At Istanbul Sofra in Regent Square, owner Adnan Pehlivan knots his tie in a double Windsor, a polished statement against his spread-collared shirt. A thin leather belt and gabardine suit pants complete the outfit.
- Hours: 10:30 a.m. to 10 p.m. Sunday-Thursday; 10:30 a.m. to 11 p.m. Friday and Saturday.
- Basics: Istanbul Sofra is a family friendly neighborhood Turkish restaurant with fair prices, interesting dishes and plenty of kebabs.
- Dishes: Mixed eggplant, grape leaves, piyaz, salgam, ayran, lamb kebab, doner kebab, Turkish coffee.
- Prices: Appetizers $5 to $14; soup $4; salads $7 to $8; entrees $11 to $20; desserts $4; beverages $1.75 to $2.50.
- Summary: BYOB, street parking, wheelchair-accessible, credit cards, outdoor dining, reservations.
Like his attire, he's fastidious as he greets each table, whether it's the big group drinking wine or families on the patio.
Originally from Tarsus in south-central Turkey, Mr. Pehlivan opened his restaurant in April with his childhood friend, Edip Sensel. Before moving to Pittsburgh, Mr. Sensel had been a butcher and a chef for more than a decade at Sahara in Brooklyn, N.Y.
At 11:30 p.m. on a recent Friday -- after closing hours -- the place is still packed, which is pretty remarkable when so many restaurants are opening and, outside of Downtown, competition is taking a toll.
What's the appeal of Istanbul Sofra? A good location, a vast patio, modest prices and approachable, ethnic cuisine. Because the meat is halal -- allowed under Islamic dietary guidelines -- it's also attracting the growing number of Muslims in the area.
It has been popular enough that on weekends for the first month the restaurant sold out of food and had to turn away diners by 9 or 10 p.m.
Mr. Pehlivan's understated attire is a contrast to the giant LED sign recently placed in the front window that announces the restaurant is open. It's almost a refreshing sight because the appearance points to cultural dissonance, unusual considering there are so few new immigrants in Pittsburgh.
The city ranked next to last among 40 American cities for net immigration in the region in 2012 and 2013, numbers below a metropolis such as Miami and regional cities such as Milwaukee.
After decades of travel, Mr. Pehlivan moved to town four years ago. An employee for the Hilton Hotels for 20 years, he worked in Washington, D.C., for DoubleTree and Hilton Hotels, where he said he served the Clintons, the Bushes, Bill Gates and Neil Armstrong.
He is married to an American from York, Pa., who has traveled with him and has taught English around the world. He chose to settle here because he wanted to open a restaurant and to be closer to his brother, who lives in Greensburg and owns three locations of Pizza Marsala.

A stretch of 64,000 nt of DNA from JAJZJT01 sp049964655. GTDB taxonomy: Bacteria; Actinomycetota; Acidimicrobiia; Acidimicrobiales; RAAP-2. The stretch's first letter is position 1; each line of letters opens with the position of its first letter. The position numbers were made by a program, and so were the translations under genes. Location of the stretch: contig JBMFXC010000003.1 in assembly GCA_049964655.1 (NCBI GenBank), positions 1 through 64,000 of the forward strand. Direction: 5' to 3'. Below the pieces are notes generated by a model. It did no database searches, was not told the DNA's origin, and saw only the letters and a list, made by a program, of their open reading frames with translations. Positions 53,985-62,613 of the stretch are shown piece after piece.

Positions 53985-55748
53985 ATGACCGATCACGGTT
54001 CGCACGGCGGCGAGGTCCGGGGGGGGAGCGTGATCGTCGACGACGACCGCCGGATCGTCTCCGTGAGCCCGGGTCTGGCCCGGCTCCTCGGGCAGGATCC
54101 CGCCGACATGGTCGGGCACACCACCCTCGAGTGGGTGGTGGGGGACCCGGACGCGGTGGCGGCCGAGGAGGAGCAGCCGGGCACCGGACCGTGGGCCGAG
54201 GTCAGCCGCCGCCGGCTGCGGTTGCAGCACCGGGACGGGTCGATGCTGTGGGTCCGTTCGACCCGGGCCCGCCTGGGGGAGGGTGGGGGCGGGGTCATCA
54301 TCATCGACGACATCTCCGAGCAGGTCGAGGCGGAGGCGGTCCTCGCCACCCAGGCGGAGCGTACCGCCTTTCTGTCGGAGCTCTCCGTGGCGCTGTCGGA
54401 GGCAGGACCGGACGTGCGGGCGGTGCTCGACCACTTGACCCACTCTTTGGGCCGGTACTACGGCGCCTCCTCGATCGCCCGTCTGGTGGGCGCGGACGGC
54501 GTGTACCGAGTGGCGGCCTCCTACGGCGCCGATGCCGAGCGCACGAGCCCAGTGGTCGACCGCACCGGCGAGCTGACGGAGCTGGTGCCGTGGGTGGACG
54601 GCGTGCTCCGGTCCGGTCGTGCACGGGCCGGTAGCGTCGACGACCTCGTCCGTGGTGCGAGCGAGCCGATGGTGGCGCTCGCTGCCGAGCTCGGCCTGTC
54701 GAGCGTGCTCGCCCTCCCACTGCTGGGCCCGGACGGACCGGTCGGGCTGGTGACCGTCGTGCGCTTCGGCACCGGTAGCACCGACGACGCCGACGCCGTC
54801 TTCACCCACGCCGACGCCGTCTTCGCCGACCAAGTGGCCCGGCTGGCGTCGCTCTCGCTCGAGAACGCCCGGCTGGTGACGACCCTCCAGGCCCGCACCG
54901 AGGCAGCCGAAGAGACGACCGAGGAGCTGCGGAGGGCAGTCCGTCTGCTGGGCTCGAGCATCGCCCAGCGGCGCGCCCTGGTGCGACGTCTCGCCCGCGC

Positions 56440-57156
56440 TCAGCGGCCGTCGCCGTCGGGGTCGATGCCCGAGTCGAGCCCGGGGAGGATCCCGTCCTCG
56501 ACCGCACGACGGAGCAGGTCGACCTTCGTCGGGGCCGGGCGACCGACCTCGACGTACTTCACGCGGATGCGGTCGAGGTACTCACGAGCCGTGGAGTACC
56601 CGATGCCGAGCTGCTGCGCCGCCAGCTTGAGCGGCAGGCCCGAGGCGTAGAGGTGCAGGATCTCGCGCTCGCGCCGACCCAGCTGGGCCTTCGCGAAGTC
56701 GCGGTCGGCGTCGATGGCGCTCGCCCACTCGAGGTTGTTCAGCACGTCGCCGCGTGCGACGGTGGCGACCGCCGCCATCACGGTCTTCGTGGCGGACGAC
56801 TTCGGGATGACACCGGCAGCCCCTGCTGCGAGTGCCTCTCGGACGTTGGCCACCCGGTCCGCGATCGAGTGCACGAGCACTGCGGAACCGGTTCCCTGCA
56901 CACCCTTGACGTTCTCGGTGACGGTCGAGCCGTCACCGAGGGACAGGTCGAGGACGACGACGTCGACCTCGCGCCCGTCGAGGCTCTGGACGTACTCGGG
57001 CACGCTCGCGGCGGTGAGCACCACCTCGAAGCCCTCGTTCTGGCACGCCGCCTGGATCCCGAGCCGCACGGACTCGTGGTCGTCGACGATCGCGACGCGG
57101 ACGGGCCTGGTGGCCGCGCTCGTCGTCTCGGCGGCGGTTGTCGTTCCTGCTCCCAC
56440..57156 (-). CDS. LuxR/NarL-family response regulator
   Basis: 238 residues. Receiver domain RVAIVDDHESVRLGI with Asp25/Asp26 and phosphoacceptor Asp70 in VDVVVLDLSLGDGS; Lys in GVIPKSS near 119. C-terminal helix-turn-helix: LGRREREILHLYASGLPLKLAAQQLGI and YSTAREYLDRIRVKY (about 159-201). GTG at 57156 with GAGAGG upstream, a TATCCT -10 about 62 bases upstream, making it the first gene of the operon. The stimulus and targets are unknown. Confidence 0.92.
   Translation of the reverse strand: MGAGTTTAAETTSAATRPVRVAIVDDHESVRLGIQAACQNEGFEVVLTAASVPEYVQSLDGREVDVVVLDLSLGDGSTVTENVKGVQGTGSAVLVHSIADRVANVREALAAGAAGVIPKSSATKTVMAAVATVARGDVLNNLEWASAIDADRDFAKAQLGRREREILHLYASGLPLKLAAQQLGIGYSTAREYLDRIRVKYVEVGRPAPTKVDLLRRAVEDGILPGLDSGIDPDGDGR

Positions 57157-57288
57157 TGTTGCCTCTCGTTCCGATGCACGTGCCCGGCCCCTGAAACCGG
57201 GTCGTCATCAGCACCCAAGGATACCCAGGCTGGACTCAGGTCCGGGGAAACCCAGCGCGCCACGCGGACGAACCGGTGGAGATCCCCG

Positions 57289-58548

"I've been to 40 countries and lived in 10," he said. "I wanted to do something different."
The food at Istanbul Sofra is the work of a competent cook. Simply prepared, it includes a handful of Middle Eastern greatest hits, such as hummus and falafel, from countries east of Turkey.
A meal here starts with cold and hot mezze. A spicy ezme ($5) lends the heat of jalapeno to raw red onion for extra bite. Finely chopped, it's a spicy dip for warm flatbreads.
With roasted tomato, the mixed eggplant ($6) is more satiating and complex. And the grape leaves made in-house are small and sweet, stuffed with currants, pine nuts and parsley ($5).
Cigar-shaped savory borek ($5) deliver more phyllo than vegetables. I prefer piyaz ($4) with navy beans, onions, lemon and sumac. The spice is unusual, and the citrus makes this one of the brightest dishes among the small plates.
An entree, the lamb kebab platter ($12) arrives with chops, gyros and ground lamb, a couple of grilled vegetables, rice, pickled cabbage and chopped greens. If lamb isn't the preference, the choices include the same sides with chicken, fish or beef.
The lamb doner ($11) can be one of my favorite Turkish street foods. Plated like kebabs, a sandwich is assembled by the diner who decides how thick, which vegetables and how much yogurt sauce. The sides aren't as elaborate as I've had elsewhere, but the meat is savory and the vegetables are fresh, which makes for a respectable meal.
Whether it's before or after dinner, make sure you get a drink because it's tough to find these offerings elsewhere. Salgam ($2.50) is a terrific savory drink to stir the appetite. A drink the color of beets, it's the juice of carrots and turnips with ground bulgur for thickness. More traditional is a very white ayran ($2.50), the cold, salty yogurt drink.
Tea ($1.50) arrives in tulip-shaped glasses on Turkish pottery with a little teaspoon. It's hot enough that the server suggests to hold it by the rim. When Mr. Pehlivan delivers it, he twirls a handled tray 360 degrees without spilling a drop.
Coffee is the specialty, served in a luxurious silver demi-cup. It's traditional to order it moderately or very sweet. Topped with a froth, it's dark and nutty and rich, more like delicious sludge toward the bottom of the cup. This is how it's supposed to be.
Service is personable and fluid, with young servers who hustle in their uniforms of white shirts and black pants. They work with a blend of American and European-styles, leaving mezze on the table with the delivery of kebabs. It can be American-style fast, yet at the end of a meal, servers don't rush patrons to leave.
As the Friday night wears on, a patron on the patio gets antsy.
"Can I smoke?" he asks.
"Not here," a server answers, pointing to a table nearby where a mother feeds her son. "There's a child." He suggests a table closer to the street.
It's not a very American question and response. But it points back to Mr. Pehlivan's hospitality, a strength at Istanbul Sofra.
Melissa McCart: 412-263-1198 or on Twitter @melissamccart